Nick Drake, the long lost singer-songwriter hailed by many young musicians today as a powerful influence, sings a beautiful, wistful song called Place to Be. Attention today is one of our scarcest resources, so I listened three times before I really got what he was saying. We all need a place to Be – with a capital B – where we can be still and hear our own creative voice.

wordle image for whats your place to bePsychologists have long talked about another 3 Bs – Bed, Bus, and Bath – where famous and not so famous minds have had their intuitive flashes. For Proust, it was 14 years in bed; for C S Lewis it was a religious experience while traveling on the top of a bus in Oxford. And, of course, Archimedes had his great 'eureka' lying in a bath.

So where are you when you get your good ideas? I've asked this question of groups I've been coaching for many years, and almost invariably the response is anywhere but at work. "Not in front of my PC." "Walking the dog." "Drinking" or "sitting in the garden." It's when we stand back, relax or move to a distance from the situation or problem we're mulling over that insight comes. So what can we do practically to find this space – physical and mental – more often?

Firstly, look for the gaps in your probably over-busy, over-structured life. Great ideas come to us in the gap between one activity and another or in the silence between two thoughts. We live in a world that values Doing over Being, so silences are filled with background music, TV, or the siren call of the telephone. It's simply not considered 'productive' to just be idle or still, and so the dust clouds of busyness obscure the intuitive signals from our more silent, expanded states of mind.

To insert more of these gaps into your schedule could mean:

  • Taking a lunchtime ramble in a direction you don't usually head. (It's false 'productivity' to have sandwiches at your desk while working.)
  • Plan in some enjoyable diversions, especially at the times when you are busiest.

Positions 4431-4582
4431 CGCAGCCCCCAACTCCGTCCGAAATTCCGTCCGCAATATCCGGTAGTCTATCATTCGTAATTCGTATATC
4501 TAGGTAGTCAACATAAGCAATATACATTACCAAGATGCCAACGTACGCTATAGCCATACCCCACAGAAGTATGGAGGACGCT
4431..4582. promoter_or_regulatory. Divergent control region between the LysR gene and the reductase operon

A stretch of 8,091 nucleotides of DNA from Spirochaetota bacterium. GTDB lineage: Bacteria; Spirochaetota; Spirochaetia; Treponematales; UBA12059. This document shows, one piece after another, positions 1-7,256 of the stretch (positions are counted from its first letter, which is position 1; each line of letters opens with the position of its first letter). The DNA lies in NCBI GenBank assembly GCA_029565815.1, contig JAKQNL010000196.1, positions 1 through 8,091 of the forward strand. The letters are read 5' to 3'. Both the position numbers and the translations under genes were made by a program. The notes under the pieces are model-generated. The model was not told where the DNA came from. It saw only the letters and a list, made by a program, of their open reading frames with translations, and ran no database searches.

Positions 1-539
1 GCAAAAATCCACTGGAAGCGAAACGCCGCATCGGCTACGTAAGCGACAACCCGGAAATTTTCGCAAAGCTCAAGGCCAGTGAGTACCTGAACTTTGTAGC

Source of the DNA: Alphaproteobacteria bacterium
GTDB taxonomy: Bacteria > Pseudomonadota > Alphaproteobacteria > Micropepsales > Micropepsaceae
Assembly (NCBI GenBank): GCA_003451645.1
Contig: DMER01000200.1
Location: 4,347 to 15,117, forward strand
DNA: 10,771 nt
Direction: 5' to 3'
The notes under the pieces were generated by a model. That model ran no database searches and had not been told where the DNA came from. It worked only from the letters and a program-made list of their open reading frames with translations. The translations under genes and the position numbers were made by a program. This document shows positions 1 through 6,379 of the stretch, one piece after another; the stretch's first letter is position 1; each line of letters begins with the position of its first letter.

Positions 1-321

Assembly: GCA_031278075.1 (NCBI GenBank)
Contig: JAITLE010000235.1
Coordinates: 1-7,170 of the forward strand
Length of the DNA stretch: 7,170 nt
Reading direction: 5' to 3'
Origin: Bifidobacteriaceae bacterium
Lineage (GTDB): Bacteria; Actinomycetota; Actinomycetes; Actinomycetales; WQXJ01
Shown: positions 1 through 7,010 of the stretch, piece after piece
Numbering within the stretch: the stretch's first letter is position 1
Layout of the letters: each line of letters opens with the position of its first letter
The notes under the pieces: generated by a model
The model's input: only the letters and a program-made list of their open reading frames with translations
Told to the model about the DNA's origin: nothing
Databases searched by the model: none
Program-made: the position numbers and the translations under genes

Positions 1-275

• Have a day – or even half a day – where you switch off the phone, go for walks, sit still with a journal. Don't speak to anyone. Except yourself.

You'll be pleasantly surprised at what comes up, so always have a notebook or sketchpad to hand. As writer Franz Kafka observed, "It is not necessary that you leave the house. Remain at your table and listen. Do not even listen, only wait. Do not even wait, be wholly still and alone. The world will present itself to you for its unmasking, it can do no other, in ecstasy it will writhe at your feet."

Secondly, find the surroundings that calm you or inspire you. For me, it's a simple lean-to in the Cotswolds with a view of fields, river, and woods. A friend painted this scene for me so that I can take an image of it with me when I travel. Just looking at it conjures up at least a sense of the feeling I have when I am physically there. Where is your special space? Plan to be there more often than you are today.

Finally, don't 'rush the stillness'. Your mind will probably drift to the 20 million things (singer Lowell George's simple shorthand for our daily preoccupations) that try to crowd through your mind's door. It's only in states of timelessness when we are not driven by the tyranny of Kronos, our clock-watching mentality, that we have access to deeper, better, or different ideas.

Allow yourself the time to be timeless, for your stimulation to come from inside-out rather than external sources. There's a creative curiosity that's enlivened by turning within. This is the real meaning of recreation – as re-creation.

It's common to talk about these times of non-doing as 'time out'. I prefer to think of them as 'time in' – to be in your perfect place. We could even say 'in your right mind'. The perceptions that come to us need to be recorded to give them form, or to be a touchstone that allows us to revisit this state when we're swept up in the currents of activity. (Today even the word 'speed' isn't fast enough – now it's 'velocity'!)

Otherwise, it will be like the way we treat our dreams. It's possible to go through a whole lifetime kidding ourselves that 'I'll remember it in the morning'. Write, sketch, or doodle your thoughts when and as they come to you with as little censorship as possible. This means don't even try to make sense of them – creativity or different ideas are often non-sense to the logical planning mind. This is re-thinking – thinking as unusual.

You could do worse than download Nick Drake's song. Often music can direct us from the straight-ahead, tramline thinking that fills our days and worries us at night. Then find your place to be and ban the guilt that you are not doing anything from its door. In these gaps we will most fully find ourselves and are able to overhear ourselves thinking things we didn't know we knew. As poet Derek Walcott says, "Sit. Feast on your life."


Originally published: Mon 05 Jun 2006

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